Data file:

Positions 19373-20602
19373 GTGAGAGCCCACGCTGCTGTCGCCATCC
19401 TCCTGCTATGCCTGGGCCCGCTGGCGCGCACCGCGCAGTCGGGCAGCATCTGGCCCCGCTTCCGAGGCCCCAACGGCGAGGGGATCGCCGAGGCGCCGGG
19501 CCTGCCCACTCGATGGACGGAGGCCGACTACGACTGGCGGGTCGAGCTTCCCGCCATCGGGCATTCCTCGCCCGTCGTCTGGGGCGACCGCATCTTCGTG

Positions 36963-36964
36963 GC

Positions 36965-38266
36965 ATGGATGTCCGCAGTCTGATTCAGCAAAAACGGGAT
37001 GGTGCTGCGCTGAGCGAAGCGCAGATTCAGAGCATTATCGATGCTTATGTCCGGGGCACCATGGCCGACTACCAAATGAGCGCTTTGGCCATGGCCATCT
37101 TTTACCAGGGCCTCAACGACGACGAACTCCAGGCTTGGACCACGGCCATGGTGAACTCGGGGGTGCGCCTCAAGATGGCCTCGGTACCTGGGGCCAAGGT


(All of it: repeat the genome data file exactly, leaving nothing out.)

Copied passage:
Positions 19373-20602
19373 GTGAGAGCCCACGCTGCTGTCGCCATCC
19401 TCCTGCTATGCCTGGGCCCGCTGGCGCGCACCGCGCAGTCGGGCAGCATCTGGCCCCGCTTCCGAGGCCCCAACGGCGAGGGGATCGCCGAGGCGCCGGG
19501 CCTGCCCACTCGATGGACGGAGGCCGACTACGACTGGCGGGTCGAGCTTCCCGCCATCGGGCATTCCTCGCCCGTCGTCTGGGGCGACCGCATCTTCGTG

Positions 36963-36964
36963 GC

Positions 36965-38266
36965 ATGGATGTCCGCAGTCTGATTCAGCAAAAACGGGAT
37001 GGTGCTGCGCTGAGCGAAGCGCAGATTCAGAGCATTATCGATGCTTATGTCCGGGGCACCATGGCCGACTACCAAATGAGCGCTTTGGCCATGGCCATCT
37101 TTTACCAGGGCCTCAACGACGACGAACTCCAGGCTTGGACCACGGCCATGGTGAACTCGGGGGTGCGCCTCAAGATGGCCTCGGTACCTGGGGCCAAGGT